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    Peace plans and pipelines: What came out of the Putin-Xi talks?


Russian President Vladimir Putin hosted Chinese President Xi Jinping for a two-day summit in Moscow this week. Here's a look at the key outcomes.

by: Reuters

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Peace plans and pipelines: What came out of the Putin-Xi talks?

March 22 (Reuters) - Russian President Vladimir Putin hosted Chinese President Xi Jinping for a two-day summit in Moscow this week. Here's a look at the key outcomes.



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Putin said Chinese proposals could be used as the basis of a peace settlement in Ukraine, but nothing emerged from the meeting to tie his hands militarily. A joint statement from the summit echoed language from China's 12-point paper last month in calling for dialogue, though it did not include the reference in that document to respecting the territorial integrity of all countries. It did, however, warn against "bloc confrontation" and condemn unilateral sanctions - references to NATO's arming of Ukraine and to the West's hammering of the Russian economy. Russia knows that Ukraine will not agree to any peace deal that fails to restore all of its captured territory, and the United States says any ceasefire now would just lock in Russian gains and give the Russian army time to regroup. So Putin can say he backs China's plan in the knowledge it is not going anywhere, barring any surprises from possible follow-up diplomacy between Xi and Ukrainian President Volodymyr Zelenskiy.

Bottom line: The agreed summit language suits Putin's purposes, enabling him to continue fighting while saying he is open to talk peace.


Gas pipeline

The summit produced 14 agreements on topics from soybeans to atomic energy, but it did not yield the big prize Russia wants: a deal on a new gas pipeline, Power of Siberia 2, to pump an extra 50 billion cubic metres (bcm) of Russian gas annually to China via Mongolia. Putin said "agreements with Mongolia" had been reached but Deputy Prime Minister Alexander Novak made clear it was not a done deal, saying instructions had been given to gas giant Gazprom to clinch a contract as soon as possible. There are two likely sticking points: who will build the 2,600 km pipeline and how the gas will be priced. China is well placed to drive a hard bargain, as Moscow needs the deal more: Gazprom is looking to China to make up for the collapse of the European market that used to account for 80% of its exports. Due to sanctions and last year's unexplained explosions in the Nord Stream pipelines under the Baltic Sea, analysts expect Gazprom to deliver only 50-65 bcm to Europe and Turkey this year, down from a peak of about 200 bcm in 2018.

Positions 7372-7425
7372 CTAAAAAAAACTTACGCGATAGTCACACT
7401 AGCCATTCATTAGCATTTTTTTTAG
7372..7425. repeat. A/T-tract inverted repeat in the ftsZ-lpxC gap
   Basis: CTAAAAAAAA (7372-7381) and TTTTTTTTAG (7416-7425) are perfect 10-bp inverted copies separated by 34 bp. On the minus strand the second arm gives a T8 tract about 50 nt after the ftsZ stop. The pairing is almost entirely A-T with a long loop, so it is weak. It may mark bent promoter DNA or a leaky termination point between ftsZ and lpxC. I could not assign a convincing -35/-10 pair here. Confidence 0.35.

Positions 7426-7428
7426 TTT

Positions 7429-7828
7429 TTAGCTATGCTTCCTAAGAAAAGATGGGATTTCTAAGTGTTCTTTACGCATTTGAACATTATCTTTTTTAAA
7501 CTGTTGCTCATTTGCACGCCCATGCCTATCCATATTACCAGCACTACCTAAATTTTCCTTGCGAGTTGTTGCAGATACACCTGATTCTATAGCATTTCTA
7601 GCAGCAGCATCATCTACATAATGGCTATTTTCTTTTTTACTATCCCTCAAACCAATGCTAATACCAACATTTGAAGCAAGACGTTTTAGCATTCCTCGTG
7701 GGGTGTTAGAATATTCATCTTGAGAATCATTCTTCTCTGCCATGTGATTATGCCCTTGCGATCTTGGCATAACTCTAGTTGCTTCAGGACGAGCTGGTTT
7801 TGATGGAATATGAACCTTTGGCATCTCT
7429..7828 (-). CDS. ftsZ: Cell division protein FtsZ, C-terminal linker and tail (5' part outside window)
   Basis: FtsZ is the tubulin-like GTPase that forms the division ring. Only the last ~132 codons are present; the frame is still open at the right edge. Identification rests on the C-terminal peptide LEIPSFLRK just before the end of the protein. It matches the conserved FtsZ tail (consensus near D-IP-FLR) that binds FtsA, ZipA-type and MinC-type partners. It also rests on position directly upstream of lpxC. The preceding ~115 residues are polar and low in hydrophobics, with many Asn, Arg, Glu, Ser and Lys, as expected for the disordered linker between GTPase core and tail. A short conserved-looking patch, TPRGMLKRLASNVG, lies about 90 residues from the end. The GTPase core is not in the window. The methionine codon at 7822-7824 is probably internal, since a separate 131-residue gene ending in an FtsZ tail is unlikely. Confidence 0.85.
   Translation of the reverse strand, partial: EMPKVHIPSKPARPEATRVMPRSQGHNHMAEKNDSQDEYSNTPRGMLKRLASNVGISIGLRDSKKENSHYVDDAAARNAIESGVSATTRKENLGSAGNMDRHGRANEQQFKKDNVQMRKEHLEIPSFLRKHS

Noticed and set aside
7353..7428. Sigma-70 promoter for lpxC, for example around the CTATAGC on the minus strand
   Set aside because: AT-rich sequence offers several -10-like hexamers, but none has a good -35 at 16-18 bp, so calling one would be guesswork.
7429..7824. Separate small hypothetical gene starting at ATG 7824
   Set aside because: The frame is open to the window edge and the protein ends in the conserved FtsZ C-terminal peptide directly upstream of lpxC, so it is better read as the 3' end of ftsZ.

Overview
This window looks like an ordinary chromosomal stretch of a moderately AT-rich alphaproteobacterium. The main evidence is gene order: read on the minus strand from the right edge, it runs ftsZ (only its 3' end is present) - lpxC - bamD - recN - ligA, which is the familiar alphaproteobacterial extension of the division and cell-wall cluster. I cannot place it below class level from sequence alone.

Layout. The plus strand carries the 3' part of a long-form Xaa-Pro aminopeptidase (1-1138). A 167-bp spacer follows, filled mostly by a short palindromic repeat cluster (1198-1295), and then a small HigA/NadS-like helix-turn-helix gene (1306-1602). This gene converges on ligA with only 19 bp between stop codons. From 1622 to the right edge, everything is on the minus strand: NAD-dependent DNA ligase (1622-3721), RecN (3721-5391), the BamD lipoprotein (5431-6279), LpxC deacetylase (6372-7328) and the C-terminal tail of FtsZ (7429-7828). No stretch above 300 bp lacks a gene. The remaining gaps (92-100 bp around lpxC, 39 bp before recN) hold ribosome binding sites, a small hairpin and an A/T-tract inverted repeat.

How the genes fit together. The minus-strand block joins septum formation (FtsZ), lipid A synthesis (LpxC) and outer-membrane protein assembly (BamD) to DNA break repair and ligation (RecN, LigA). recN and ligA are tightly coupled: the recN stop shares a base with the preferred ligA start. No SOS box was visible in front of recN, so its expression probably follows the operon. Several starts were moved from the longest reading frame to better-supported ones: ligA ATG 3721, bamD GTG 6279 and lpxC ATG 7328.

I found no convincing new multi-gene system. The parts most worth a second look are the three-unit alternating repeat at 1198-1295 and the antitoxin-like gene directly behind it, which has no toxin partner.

Bottom line: Russia is still waiting on a deal and China has powerful leverage to secure advantageous price terms.


Putin-Xi friendship and the Sino-Russian relationship

The fact of Xi's visit was a timely boost for Putin, three days after the International Criminal Court accused him of war crimes in Ukraine. It enabled him to show that despite Western attempts to isolate him, he has the backing of a powerful friend who shares his opposition to the idea of a U.S.-dominated "unipolar world". The personal nature of the relationship - they have met some 40 times and call each other "dear friend" - binds Xi to Putin in a a way that means any defeat for Putin in Ukraine would also damage the Chinese leader.

In other respects, however, the visit showed the increasingly lopsided nature of the relationship and the gains accruing to Beijing, which has already saved billions of dollars on discounted oil and coal from Russia since the start of the war. Putin said Chinese companies would be first in line to replace Western companies that have quit Russia. He also said Russia backed the increasing use of China's yuan in its own trade with Asia, Africa and Latin America.

Bottom line: Short-term gains for Putin but a longer-term shift in favour of China.


What was in it for Xi?

Analysts said Xi's promotion of Beijing's peace proposals on Ukraine fits China's narrative of itself as a constructive, responsible global power: it wants to portray itself as impartial and deflect criticism that it is siding with an aggressor against a sovereign country. China values Russian support in the face of pressure from the West and sees practical benefits from deals on trade, investment, finance and energy - for example, in the event of a military conflict over Taiwan, Russia would be able to provide China with a reliable supply of energy and other resources.

Bottom line: China seeks to position itself as a mediator in the Ukraine crisis while sealing useful deals with Russia at a time when it is in a strong bargaining position vis-a-vis Moscow. (Reporting by Mark Trevelyan in London and Yew Lun Tian in Beijing, Editing by Angus MacSwan)